As a first example of how to do this, one’s performance level can be measured very simply along a single dimension by choosing one of the following seven ‘values’:  (1) avoiding, (2) holding back, (3) being resigned to doing something, (4) getting into it, (5) being involved, (6)  being absorbed, (7) being completely engrossed. Then at work you can periodically recall your recent experience as if you were viewing a videotape replay, determine which of these five performance values best fits your experience, and then look for ways to improve. Using these values provides a rough measure of involvement.

A second way to track engagement: define it as a combined measure of three dimensions, awareness (A), concentration (C), and energy (E) (See Tulku, 1994, pp. 120-129).  You can assign numbers from 0% to 100% for each of the three dimensions, and use the average of the three values for the combined measure of involvement.

Third, you could estimate involvement as a combined measure of three dimensions of integration, energy-flow, and spaciousness:  a high degree of involvement can indicate an experiential melding of objects and individuals, an effortless yet powerful flow of events, and a sense of openness pervading the entire work scenario. A low degree of involvement could mean that individuals and objects were strongly felt to be separate, intense effort was required to get small things done, or the work scenario had a heavy or inert feeling.

Fourth, for fine granularity and precision, you could (a) define engagement as a combined measure of the twelve dimensions defined in an article on the zone published in the Jossey-Pfeiffer Bass 2007 Annual.  These dimensions or aspects of the zone approximate irreducible aspects of peak experience.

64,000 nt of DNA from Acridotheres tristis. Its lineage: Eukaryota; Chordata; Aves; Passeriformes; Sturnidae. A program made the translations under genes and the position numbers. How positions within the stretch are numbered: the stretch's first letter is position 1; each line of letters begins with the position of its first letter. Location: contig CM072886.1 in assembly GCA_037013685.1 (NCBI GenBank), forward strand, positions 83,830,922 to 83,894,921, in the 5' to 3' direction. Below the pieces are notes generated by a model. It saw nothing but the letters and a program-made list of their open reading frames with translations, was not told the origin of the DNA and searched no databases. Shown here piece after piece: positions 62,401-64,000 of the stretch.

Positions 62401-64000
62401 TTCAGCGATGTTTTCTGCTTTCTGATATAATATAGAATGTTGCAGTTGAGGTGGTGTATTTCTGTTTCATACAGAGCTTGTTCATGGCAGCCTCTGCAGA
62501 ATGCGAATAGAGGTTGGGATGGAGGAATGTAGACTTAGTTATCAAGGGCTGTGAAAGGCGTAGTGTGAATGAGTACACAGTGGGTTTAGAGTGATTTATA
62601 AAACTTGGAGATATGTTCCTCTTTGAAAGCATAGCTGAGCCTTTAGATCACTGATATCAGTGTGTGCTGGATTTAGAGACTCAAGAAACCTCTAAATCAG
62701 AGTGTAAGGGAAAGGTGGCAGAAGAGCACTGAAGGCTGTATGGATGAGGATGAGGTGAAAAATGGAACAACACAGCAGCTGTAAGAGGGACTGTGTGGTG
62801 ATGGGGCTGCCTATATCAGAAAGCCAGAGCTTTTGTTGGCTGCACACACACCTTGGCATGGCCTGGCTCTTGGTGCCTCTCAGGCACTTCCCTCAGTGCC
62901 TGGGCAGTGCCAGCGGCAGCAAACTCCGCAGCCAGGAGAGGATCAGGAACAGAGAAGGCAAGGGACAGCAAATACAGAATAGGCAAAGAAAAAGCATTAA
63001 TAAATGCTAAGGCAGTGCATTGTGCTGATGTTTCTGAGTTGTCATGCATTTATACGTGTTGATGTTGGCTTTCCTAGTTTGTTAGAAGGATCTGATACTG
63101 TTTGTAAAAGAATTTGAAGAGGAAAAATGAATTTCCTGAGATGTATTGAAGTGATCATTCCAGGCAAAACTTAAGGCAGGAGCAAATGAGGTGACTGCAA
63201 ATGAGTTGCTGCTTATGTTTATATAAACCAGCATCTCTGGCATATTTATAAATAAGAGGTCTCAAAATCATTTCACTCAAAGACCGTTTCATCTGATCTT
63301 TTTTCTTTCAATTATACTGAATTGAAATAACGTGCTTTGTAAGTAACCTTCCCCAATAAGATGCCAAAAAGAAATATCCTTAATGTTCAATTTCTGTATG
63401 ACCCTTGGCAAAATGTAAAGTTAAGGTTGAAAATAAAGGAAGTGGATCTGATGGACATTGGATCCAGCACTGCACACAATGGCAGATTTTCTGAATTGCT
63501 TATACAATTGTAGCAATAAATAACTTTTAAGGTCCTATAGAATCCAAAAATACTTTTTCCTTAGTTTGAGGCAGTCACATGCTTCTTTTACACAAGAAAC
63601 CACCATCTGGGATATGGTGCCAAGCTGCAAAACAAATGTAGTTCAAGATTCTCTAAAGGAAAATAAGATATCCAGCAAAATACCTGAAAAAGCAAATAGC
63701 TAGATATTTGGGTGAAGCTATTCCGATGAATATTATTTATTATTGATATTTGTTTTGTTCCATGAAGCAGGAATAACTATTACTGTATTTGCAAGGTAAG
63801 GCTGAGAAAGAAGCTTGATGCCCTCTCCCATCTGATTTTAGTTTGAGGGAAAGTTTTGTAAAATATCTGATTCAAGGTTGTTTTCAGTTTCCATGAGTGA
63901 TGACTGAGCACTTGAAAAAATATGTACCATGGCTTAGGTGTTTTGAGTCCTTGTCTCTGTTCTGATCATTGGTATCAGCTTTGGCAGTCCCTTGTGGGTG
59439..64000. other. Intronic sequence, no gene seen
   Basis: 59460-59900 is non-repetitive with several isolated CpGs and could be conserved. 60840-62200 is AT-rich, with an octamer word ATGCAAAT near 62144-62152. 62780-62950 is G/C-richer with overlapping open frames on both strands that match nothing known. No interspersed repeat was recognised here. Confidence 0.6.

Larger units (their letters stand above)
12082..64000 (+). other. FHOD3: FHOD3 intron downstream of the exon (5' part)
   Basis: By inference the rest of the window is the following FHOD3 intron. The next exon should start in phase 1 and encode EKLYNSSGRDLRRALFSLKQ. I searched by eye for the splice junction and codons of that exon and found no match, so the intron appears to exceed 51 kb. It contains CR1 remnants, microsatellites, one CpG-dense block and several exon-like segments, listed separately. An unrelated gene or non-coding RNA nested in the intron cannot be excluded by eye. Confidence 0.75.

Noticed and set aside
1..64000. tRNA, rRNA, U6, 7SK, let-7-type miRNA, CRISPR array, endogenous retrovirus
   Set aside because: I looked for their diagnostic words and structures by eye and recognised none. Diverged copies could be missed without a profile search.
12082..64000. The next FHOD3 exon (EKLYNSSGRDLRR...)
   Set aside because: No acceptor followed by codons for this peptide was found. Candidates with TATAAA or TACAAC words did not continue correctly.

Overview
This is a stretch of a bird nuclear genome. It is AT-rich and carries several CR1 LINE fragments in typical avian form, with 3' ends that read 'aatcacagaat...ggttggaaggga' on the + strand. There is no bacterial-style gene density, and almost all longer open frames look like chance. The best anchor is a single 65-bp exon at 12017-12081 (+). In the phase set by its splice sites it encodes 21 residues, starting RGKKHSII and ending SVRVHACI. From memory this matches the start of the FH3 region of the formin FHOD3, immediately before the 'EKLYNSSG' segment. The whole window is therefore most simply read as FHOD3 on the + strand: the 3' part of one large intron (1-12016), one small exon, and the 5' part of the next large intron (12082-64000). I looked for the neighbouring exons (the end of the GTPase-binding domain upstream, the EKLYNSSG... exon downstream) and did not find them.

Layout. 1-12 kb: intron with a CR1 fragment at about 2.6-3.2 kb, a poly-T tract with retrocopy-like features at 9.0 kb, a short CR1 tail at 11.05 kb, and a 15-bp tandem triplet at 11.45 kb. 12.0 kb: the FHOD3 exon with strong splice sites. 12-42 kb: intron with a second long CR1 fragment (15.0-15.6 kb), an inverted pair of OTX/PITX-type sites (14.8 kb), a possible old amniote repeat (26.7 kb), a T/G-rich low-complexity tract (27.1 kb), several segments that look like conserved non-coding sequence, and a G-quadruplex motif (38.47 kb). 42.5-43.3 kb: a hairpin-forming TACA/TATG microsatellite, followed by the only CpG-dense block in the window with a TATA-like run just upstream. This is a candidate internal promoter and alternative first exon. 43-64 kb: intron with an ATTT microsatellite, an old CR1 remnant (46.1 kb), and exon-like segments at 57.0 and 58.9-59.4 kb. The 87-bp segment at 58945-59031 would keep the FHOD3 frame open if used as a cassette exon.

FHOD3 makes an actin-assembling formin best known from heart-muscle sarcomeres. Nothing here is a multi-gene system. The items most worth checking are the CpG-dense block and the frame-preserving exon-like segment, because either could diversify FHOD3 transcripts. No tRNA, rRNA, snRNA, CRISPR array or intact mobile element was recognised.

Then (b), as in the second way to track engagement above, chart the rise and fall of these twelve factors throughout the day by periodically considering the following questions that contrast various aspects of ordinary work from peak performance:

1. Are you applying effort or control to something that feels separate from you, or does your activity seem to flow effortlessly ‘by itself’?

2. Do things feel familiar, somewhat predictable, or even habitual, or does each new moment, along with all that appears in the momentary scenario, seem spontaneous and fresh?

3. Are you looking forward to being done with the work, or are you currently fulfilled within your work-in-progress?

4. Do objects and events take up space and appear to be separate and dispersed, or are do they seem intimately connected in and even as one space?

5. Is there a private space or personal world that feels separate from everything outside, or do inner and outer, subjective and objective appear to be inseparable facets of the same undivided space?